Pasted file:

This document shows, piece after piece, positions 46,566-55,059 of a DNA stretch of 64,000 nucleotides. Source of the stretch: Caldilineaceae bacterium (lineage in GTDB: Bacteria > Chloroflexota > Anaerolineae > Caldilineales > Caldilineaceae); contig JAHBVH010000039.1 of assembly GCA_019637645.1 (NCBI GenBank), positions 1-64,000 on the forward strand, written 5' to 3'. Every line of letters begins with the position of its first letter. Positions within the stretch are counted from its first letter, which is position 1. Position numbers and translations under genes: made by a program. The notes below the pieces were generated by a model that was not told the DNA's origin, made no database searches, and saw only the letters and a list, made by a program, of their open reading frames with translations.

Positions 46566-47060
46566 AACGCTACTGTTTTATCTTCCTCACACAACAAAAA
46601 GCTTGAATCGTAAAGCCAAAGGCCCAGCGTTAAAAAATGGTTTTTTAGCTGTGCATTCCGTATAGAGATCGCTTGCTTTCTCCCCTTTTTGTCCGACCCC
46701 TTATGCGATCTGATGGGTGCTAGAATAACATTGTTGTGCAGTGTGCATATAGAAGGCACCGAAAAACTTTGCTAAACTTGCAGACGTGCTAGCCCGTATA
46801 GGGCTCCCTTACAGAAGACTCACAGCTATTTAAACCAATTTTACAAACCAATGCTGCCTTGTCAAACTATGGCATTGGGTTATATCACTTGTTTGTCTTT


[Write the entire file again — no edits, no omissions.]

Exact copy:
This document shows, piece after piece, positions 46,566-55,059 of a DNA stretch of 64,000 nucleotides. Source of the stretch: Caldilineaceae bacterium (lineage in GTDB: Bacteria > Chloroflexota > Anaerolineae > Caldilineales > Caldilineaceae); contig JAHBVH010000039.1 of assembly GCA_019637645.1 (NCBI GenBank), positions 1-64,000 on the forward strand, written 5' to 3'. Every line of letters begins with the position of its first letter. Positions within the stretch are counted from its first letter, which is position 1. Position numbers and translations under genes: made by a program. The notes below the pieces were generated by a model that was not told the DNA's origin, made no database searches, and saw only the letters and a list, made by a program, of their open reading frames with translations.

Positions 46566-47060
46566 AACGCTACTGTTTTATCTTCCTCACACAACAAAAA
46601 GCTTGAATCGTAAAGCCAAAGGCCCAGCGTTAAAAAATGGTTTTTTAGCTGTGCATTCCGTATAGAGATCGCTTGCTTTCTCCCCTTTTTGTCCGACCCC
46701 TTATGCGATCTGATGGGTGCTAGAATAACATTGTTGTGCAGTGTGCATATAGAAGGCACCGAAAAACTTTGCTAAACTTGCAGACGTGCTAGCCCGTATA
46801 GGGCTCCCTTACAGAAGACTCACAGCTATTTAAACCAATTTTACAAACCAATGCTGCCTTGTCAAACTATGGCATTGGGTTATATCACTTGTTTGTCTTT